Economist: Half Of Ferguson’s Young Black Men Are ‘Missing’
Nearly 50 percent of the young black men in Ferguson, Missouri have gone “missing” from their communities thanks to prison, premature death, and other social dysfunctions, according to an analysis by economist Stephen Bronars for Forbes.
Ferguson is currently being vilified after a federal report slammed the city’s police department for violating blacks’ civil rights and employing only four black officers on a force of more than 50. Now, however, an economist has published a stark analysis of the demographics in Ferguson, revealing that one reason the town infamous for Michael Brown’s death has so few black police is that half of its young men have disappeared from society altogether.
According to Ferguson’s federal census data, Bronars notes, there are 1,182 black women in Ferguson between the ages of 25 and 34. In comparison, however, there are only 577 black men within the same age range. The gap is smaller but still vast in other age ranges; black men are about 40 percent below the numbers they should have for the 20-24 and 35-54 age ranges.
There are peripheral factors, Bronars says, that play a small role in creating the gap. Black men in the military aren’t counted in Ferguson’s census data, and a marginally higher number of them have died for one reason or another.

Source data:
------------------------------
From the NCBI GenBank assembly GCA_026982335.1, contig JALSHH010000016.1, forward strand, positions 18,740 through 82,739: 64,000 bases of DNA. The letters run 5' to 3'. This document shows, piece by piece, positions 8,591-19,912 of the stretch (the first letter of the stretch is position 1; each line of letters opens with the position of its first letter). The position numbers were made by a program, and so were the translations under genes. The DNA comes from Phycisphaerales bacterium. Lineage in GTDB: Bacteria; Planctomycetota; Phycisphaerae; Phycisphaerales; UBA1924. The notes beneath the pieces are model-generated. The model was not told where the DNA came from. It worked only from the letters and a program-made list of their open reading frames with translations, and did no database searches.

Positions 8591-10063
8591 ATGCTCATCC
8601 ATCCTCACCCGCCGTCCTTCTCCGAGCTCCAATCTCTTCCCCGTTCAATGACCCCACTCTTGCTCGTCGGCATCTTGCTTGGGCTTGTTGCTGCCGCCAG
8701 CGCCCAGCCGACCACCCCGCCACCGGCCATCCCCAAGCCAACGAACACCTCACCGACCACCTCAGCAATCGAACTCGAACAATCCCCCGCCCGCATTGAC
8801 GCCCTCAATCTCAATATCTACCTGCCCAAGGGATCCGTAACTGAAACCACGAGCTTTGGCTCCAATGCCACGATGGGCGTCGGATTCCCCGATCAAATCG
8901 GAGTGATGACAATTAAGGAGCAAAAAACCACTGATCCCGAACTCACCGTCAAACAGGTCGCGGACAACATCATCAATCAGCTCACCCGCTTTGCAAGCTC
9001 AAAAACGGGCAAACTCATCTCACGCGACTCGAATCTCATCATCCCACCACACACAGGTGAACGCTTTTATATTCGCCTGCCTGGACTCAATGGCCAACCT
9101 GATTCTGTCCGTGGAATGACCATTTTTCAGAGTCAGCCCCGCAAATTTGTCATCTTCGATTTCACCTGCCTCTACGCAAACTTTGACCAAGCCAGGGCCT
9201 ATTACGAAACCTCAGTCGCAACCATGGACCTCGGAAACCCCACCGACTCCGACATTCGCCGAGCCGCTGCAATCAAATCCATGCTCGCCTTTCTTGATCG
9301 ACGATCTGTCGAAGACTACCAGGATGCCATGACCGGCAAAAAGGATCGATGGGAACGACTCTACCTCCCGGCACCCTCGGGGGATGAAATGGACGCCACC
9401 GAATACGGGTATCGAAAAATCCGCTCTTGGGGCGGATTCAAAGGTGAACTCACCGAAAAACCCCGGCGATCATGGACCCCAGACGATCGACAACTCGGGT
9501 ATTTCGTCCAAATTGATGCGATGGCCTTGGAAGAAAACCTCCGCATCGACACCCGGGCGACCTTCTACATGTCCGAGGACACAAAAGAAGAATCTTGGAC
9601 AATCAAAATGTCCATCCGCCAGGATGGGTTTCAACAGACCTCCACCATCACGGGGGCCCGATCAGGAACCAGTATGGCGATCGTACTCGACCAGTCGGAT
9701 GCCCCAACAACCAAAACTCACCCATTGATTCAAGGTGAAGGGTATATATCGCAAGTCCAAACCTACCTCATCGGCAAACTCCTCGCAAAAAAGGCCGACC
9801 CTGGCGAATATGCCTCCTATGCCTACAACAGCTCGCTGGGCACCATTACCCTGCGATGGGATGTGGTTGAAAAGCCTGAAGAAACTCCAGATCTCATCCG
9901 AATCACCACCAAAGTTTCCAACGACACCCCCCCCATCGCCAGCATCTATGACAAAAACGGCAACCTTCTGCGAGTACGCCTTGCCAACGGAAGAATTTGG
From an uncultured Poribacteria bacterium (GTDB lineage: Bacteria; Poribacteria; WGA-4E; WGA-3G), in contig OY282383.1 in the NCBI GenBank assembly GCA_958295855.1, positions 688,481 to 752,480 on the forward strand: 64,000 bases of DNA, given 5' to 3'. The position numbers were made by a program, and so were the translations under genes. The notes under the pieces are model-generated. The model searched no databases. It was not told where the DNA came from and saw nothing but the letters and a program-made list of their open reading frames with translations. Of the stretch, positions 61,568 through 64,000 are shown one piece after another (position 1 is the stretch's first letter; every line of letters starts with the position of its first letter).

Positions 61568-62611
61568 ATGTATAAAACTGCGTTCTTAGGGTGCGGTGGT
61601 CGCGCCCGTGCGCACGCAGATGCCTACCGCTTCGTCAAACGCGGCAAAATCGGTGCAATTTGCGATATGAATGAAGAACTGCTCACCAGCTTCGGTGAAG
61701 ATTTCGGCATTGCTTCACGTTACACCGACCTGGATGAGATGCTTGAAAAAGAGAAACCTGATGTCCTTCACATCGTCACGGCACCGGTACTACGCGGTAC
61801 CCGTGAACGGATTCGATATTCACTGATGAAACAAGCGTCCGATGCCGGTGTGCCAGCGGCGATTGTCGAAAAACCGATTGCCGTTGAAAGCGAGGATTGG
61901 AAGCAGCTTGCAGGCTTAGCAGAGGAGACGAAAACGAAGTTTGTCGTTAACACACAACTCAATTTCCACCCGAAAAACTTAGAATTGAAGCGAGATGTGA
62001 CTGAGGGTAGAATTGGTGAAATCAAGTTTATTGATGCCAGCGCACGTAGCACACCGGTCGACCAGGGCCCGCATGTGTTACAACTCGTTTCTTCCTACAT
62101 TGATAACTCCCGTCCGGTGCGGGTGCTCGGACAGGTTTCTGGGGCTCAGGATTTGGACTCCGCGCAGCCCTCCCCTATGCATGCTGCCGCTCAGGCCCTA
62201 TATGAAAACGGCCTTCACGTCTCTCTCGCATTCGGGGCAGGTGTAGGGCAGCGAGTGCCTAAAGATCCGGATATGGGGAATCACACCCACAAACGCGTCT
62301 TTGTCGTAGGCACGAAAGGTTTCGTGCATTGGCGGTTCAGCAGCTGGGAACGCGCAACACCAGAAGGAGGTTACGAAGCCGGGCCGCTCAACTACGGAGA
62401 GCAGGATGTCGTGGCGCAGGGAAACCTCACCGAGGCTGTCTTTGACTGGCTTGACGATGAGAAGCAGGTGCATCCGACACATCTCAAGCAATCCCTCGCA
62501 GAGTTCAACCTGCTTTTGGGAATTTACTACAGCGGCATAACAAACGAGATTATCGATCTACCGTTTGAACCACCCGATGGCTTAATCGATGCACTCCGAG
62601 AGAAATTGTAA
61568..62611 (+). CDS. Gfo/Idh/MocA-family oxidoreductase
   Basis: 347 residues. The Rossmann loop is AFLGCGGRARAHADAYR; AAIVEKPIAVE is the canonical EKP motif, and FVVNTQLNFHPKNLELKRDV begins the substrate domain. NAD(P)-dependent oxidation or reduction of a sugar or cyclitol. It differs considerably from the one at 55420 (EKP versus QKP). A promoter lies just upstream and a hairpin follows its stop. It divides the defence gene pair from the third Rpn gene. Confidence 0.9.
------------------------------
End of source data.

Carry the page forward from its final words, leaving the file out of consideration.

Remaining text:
The biggest causes of the disappearing black men are representative of crippling social dysfunctions in Ferguson. Hundreds of men from the city are in prison, while others fall through the cracks of census data due to problems like homelessness and crippling substance abuse.
Law enforcement is a young man’s job (only 13 percent of police are over 55), and with so much dysfunction in the black community, Bronars says, altering the racial makeup of the police department will be far harder than it seems.
“As Ferguson strives to achieve greater racial diversity in its police force, one of the first problems civic leaders will face is a shortage of young African American men from Ferguson who can fill positions in the police department,” he writes. “Many of the socioeconomic problems that have caused these young men to be absent from their community will also make it difficult, if not impossible, for these men to pursue a career in law enforcement.”
Ferguson, Bronars points out, is only a more extreme case of what exists in cities around the country. In nearby St. Louis, 24 percent of black men have disappeared from the community. Across all of the nation’s large cities, the number is about 18 percent.
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